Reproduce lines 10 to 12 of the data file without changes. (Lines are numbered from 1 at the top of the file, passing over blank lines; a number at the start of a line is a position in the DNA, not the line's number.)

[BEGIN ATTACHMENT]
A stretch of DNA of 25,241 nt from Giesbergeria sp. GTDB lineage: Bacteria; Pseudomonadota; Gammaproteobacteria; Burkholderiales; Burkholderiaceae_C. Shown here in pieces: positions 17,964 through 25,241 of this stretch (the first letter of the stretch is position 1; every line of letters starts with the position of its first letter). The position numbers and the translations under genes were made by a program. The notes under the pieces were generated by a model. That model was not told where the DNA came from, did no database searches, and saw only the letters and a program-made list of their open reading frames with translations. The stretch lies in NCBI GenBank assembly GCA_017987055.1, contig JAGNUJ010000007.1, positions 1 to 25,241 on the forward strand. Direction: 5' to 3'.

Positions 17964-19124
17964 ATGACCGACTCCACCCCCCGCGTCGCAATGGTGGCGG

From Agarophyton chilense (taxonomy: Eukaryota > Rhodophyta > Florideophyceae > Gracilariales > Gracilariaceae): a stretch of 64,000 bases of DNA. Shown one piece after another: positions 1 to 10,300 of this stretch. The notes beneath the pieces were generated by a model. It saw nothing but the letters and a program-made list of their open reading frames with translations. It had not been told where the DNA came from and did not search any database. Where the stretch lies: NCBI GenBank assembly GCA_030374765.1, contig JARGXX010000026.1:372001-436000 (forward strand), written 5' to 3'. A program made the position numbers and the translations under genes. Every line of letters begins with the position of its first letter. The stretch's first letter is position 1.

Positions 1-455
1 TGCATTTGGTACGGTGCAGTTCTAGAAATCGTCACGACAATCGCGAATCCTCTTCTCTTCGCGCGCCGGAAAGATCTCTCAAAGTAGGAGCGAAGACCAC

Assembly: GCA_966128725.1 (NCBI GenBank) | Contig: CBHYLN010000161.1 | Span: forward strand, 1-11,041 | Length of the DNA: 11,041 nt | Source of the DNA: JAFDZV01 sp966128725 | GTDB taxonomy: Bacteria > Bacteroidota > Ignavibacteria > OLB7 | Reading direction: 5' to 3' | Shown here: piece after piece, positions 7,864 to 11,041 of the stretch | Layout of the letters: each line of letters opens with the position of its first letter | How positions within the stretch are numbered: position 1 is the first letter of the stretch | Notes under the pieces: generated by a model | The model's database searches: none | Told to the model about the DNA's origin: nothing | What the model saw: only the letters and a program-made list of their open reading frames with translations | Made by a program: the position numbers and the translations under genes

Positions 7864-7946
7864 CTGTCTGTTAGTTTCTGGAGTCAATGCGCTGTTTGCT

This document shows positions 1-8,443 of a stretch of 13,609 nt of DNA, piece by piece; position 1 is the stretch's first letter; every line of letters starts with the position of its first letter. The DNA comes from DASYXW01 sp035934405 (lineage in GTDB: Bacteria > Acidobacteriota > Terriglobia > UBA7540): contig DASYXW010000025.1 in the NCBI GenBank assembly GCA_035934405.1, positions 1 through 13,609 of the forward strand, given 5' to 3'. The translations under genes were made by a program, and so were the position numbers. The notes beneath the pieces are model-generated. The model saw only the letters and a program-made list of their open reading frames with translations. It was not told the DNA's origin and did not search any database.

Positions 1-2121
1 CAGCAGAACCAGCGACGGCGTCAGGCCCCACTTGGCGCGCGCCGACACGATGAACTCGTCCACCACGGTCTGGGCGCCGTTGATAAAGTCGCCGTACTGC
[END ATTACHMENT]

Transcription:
This document shows positions 1-8,443 of a stretch of 13,609 nt of DNA, piece by piece; position 1 is the stretch's first letter; every line of letters starts with the position of its first letter. The DNA comes from DASYXW01 sp035934405 (lineage in GTDB: Bacteria > Acidobacteriota > Terriglobia > UBA7540): contig DASYXW010000025.1 in the NCBI GenBank assembly GCA_035934405.1, positions 1 through 13,609 of the forward strand, given 5' to 3'. The translations under genes were made by a program, and so were the position numbers. The notes beneath the pieces are model-generated. The model saw only the letters and a program-made list of their open reading frames with translations. It was not told the DNA's origin and did not search any database.

Positions 1-2121
1 CAGCAGAACCAGCGACGGCGTCAGGCCCCACTTGGCGCGCGCCGACACGATGAACTCGTCCACCACGGTCTGGGCGCCGTTGATAAAGTCGCCGTACTGC